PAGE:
There hasn’t been an Evil Dead in a decade, but with Rise, that finally changes—and boy, was it worth the wait.

Lee Cronin gets a crack at the demonic franchise this time around, and he quickly proves that he’s the perfect man for the job.

For those comparing the movie to the original three films, just know that it comes far closer to 2013’s reboot. Though, it features plenty of dark comedic bits, so don’t go in thinking it’ll be a completely humorless affair.

Coming from someone who loves the previous Jane Levy installment, landing close to what that reboot pulled off is nothing but good news.

Climbing the Highrise

Warner Bros.

The move into a skyscraper this time around really helped to make Evil Dead Rise feel fresh and provide a unique horror experience. The film masterfully takes advantage of that cramped apartment layout while also intelligently using the wider set piece of a skyscraper apartment building.

With that said, however, one part of the story that could have used a little improvement was an acknowledgment of other tenets in the building. At the beginning of the film, you are briefly introduced to a handful of locals on the same floor, but besides them, other tenants in the building are rarely seen.

This makes it feel very empty. It’s almost unnatural that out of the many floors, only the one being focused on in the story has any residences.

The story does try and offer up some logic to explain the circumstances. Audiences can choose to lean on those reasonings if they desire, but personally, I felt like those arguments could have used a little bit more narrative explanation.

The Brutal Leads

While Jane Levy is a big act to follow, Lily Sullivan does a terrific job taking the lead. She’s instantly relatable, and her character’s struggles perfectly add thematic complexity to the horrific events that start unfolding.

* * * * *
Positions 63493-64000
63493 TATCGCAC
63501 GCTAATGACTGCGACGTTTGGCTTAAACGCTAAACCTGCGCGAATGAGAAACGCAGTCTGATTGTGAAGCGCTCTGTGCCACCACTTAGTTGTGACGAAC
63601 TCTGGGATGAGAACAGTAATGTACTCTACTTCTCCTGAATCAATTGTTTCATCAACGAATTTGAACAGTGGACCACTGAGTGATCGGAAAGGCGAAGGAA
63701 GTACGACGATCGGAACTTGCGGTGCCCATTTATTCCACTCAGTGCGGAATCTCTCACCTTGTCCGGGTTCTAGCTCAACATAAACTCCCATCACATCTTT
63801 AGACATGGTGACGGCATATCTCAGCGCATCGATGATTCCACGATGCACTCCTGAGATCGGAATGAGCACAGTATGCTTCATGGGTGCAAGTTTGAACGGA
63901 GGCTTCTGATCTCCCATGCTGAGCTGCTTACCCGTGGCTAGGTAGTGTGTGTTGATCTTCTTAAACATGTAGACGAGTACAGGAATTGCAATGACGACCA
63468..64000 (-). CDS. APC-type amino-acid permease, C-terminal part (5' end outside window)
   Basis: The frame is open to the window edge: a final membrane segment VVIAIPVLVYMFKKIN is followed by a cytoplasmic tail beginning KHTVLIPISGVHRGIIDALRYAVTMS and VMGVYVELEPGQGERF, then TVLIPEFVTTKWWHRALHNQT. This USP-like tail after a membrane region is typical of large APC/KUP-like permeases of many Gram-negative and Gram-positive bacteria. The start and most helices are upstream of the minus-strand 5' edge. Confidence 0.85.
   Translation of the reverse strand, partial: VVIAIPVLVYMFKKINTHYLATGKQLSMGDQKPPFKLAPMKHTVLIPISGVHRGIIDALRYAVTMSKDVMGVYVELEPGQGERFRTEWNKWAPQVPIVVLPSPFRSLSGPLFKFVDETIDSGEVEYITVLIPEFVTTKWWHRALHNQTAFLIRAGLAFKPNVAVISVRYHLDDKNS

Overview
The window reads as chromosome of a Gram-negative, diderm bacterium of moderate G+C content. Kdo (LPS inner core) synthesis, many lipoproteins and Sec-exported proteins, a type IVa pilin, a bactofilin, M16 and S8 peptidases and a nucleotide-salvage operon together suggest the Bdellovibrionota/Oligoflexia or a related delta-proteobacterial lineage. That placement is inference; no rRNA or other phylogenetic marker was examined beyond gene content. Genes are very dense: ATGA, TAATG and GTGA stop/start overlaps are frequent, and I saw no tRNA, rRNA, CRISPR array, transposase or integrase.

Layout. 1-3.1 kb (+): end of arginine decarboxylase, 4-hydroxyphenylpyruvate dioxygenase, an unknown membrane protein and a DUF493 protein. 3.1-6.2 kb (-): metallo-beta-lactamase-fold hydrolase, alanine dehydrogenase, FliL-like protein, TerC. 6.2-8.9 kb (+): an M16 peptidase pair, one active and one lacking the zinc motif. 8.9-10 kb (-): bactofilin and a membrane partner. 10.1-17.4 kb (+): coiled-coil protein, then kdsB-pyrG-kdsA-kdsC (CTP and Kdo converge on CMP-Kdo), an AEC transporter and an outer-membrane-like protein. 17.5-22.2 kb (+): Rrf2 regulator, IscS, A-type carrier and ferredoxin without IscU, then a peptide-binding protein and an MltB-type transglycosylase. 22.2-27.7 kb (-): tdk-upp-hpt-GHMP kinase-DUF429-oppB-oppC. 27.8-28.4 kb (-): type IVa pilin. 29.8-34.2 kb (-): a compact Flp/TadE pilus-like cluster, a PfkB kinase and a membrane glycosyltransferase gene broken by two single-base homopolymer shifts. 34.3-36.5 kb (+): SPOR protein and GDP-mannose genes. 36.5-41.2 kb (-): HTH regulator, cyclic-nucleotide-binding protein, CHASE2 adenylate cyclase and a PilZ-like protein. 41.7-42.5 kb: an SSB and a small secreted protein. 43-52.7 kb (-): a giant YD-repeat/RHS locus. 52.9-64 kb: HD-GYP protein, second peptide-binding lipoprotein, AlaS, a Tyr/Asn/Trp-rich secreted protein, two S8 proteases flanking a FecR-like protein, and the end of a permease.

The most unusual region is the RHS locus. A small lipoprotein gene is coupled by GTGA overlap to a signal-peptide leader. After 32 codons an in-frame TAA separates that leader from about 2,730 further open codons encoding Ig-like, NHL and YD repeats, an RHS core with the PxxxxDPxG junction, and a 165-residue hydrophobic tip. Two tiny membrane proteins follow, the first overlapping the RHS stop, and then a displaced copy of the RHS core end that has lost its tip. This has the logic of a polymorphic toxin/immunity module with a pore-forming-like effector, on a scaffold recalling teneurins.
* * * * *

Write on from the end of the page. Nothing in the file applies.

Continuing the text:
Instead of Sullivan doing double duty like Levy had to, this time around, the role of the possessed went to another character: Alyssa Sutherland’s Ellie.

Sutherland is simply phenomenal. She puts her entire heart and soul into her performance, which causes the audience to sympathize with the late mother of three, be terrified of her, and laugh at the demon’s demented antics.

The rest of the cast is just as great.

Both Gabrielle Echols’ Bridget and Morgan Davies’ Danny didn’t get much focus in the marketing, but their performances are able to keep stride with everyone around them without any effort.

Without saying too much, there were some faces that I wish I had stuck around for longer. As is the case with these movies, not everyone makes it out.

The Evil Dead Gorey Charm

When it comes to the gore levels of this new installment, compared to the 2013 remake, Fede Alverez’s adventure certainly takes the cake. He found the perfect blend of practicality with CGI enhancements.

For Rise, the world is plenty brutal, but maybe not to the insane degree as before. Though, it’s worth noting that an unrated cut could help fix that.

It’s also important to point out how it’s not a flaw for the film to be just a little less gruesome or bloody (though there is plenty of blood). Lee Conin’s horror experience does so much fantastically well that it would be a shame to consider the movie lesser for simply not cutting another tongue in two.

Don’t be mistaken, however—there’s plenty of blood to be found here.

Evil Dead Rise Is A Triumph

While it sucks that fans of the Evil Dead franchise had to wait so long for another theatrical outing, the wait was worth it. Unless one actively despises what the 2013 reboot accomplished, audiences should find plenty of enjoyment in Rises.

With the movie’s success at the box office, hopefully, that means more will be on its way sooner rather than later. It just took ten years for another movie—fingers crossed that history doesn’t repeat itself.

What would be great is if the next entry pulls together characters from all three generations. After all, who wouldn’t want to see that?

Evil Dead Rise is now playing in theaters.